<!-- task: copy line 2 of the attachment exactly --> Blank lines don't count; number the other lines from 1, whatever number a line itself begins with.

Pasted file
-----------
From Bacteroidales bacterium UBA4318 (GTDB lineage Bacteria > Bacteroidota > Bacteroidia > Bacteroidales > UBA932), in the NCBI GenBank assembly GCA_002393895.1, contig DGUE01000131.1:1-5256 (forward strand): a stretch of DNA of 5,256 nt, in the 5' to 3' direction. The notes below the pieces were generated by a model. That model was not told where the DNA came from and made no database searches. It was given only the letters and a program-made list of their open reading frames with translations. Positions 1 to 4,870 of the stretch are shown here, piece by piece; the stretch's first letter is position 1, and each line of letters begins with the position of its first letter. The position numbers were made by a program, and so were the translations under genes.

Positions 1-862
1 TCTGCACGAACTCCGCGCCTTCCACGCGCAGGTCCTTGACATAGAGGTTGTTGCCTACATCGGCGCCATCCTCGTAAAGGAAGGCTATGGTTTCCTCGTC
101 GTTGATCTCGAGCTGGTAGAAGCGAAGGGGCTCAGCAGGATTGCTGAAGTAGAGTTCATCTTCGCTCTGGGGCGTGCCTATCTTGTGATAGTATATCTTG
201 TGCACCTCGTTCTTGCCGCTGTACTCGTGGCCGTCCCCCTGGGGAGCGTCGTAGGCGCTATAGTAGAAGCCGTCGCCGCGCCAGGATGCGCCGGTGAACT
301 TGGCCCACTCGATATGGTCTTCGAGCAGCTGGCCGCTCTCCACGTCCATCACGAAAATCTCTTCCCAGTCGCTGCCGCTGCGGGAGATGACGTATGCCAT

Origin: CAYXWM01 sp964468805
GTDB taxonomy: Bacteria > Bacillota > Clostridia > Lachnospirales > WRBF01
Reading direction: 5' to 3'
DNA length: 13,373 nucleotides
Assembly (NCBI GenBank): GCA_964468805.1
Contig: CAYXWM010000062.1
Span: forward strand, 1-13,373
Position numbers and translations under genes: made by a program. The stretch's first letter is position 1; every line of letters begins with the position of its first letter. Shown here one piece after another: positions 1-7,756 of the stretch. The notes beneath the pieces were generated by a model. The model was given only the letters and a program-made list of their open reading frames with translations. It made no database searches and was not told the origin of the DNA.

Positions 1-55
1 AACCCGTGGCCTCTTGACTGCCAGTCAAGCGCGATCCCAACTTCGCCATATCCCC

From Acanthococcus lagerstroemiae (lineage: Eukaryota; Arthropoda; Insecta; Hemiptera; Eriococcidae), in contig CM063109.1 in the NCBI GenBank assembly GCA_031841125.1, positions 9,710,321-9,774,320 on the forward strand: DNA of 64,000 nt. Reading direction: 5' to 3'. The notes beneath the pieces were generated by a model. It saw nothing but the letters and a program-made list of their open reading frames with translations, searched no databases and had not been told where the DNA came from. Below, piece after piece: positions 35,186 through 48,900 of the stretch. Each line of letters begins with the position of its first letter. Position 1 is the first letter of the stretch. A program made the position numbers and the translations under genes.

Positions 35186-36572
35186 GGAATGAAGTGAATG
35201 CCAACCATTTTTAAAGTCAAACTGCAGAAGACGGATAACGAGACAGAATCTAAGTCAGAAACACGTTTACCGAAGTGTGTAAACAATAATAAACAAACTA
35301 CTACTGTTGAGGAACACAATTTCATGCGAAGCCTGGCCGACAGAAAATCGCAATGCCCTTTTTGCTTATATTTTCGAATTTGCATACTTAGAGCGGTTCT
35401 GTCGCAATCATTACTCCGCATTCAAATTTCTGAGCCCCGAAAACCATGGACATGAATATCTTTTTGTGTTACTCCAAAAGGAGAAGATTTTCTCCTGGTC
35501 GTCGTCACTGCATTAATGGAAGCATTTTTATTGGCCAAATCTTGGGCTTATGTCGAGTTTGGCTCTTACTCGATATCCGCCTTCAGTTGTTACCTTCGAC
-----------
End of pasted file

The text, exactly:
Positions 1-862